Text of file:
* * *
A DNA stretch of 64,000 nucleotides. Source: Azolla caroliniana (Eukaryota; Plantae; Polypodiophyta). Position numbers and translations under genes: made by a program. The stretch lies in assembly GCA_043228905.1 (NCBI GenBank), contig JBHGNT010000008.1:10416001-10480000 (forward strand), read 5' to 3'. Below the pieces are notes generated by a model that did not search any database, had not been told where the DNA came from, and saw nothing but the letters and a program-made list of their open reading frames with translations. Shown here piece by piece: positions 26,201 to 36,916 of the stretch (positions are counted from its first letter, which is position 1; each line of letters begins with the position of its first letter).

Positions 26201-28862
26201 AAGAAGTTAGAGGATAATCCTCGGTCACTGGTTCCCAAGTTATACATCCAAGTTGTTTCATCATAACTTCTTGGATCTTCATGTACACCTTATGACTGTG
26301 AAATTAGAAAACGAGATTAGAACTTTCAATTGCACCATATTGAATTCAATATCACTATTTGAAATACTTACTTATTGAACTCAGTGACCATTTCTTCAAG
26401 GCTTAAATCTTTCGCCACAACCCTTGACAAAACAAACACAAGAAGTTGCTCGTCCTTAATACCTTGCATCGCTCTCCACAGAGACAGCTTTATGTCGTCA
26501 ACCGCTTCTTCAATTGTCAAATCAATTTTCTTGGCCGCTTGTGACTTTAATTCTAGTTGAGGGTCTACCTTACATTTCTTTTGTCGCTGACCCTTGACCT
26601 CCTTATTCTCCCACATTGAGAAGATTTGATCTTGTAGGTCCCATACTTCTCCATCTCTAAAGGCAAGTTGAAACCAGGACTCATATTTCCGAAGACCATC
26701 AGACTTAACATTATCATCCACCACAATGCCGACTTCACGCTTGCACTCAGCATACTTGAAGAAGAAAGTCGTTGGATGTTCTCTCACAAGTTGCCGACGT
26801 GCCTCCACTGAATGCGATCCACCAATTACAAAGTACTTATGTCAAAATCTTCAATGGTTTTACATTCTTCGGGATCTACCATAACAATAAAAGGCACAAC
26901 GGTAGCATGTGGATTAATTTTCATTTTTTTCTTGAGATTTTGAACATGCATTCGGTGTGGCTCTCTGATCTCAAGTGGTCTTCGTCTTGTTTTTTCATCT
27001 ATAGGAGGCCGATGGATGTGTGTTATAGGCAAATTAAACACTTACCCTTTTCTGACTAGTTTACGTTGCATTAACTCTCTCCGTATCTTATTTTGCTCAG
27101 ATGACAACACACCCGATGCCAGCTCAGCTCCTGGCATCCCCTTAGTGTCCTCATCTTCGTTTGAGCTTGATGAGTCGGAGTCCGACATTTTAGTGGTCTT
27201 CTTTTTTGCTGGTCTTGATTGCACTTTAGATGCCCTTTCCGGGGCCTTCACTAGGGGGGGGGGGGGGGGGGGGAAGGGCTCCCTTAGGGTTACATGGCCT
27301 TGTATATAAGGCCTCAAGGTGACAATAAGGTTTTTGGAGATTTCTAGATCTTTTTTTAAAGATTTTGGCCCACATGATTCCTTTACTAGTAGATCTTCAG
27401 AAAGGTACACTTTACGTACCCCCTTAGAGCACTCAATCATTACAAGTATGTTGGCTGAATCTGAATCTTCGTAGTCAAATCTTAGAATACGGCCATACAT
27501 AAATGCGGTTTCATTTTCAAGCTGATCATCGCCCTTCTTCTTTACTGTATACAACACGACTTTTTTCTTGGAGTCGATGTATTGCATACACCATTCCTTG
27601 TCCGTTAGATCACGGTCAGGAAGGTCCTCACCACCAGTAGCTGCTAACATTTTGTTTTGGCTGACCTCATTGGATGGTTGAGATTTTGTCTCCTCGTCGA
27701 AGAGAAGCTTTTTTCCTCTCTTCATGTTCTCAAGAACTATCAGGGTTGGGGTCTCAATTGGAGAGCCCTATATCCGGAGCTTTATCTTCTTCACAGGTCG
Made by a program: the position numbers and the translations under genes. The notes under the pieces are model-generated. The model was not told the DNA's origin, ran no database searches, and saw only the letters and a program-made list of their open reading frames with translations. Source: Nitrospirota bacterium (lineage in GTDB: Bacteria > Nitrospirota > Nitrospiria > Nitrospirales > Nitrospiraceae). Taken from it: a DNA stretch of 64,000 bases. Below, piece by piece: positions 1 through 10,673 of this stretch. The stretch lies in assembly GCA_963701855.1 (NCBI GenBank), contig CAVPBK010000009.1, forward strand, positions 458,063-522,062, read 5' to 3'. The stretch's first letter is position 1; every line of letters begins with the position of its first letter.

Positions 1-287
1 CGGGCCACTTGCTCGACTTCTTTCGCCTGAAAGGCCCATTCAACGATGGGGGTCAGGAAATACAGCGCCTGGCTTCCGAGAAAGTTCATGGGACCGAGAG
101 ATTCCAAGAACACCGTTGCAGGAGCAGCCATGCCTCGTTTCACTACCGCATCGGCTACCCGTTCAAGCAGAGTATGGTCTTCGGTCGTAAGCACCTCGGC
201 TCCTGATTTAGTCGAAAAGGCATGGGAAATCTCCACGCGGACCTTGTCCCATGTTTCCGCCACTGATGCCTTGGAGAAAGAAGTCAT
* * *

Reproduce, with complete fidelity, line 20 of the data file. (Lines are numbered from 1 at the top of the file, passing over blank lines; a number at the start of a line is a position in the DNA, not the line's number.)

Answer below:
Positions 1-287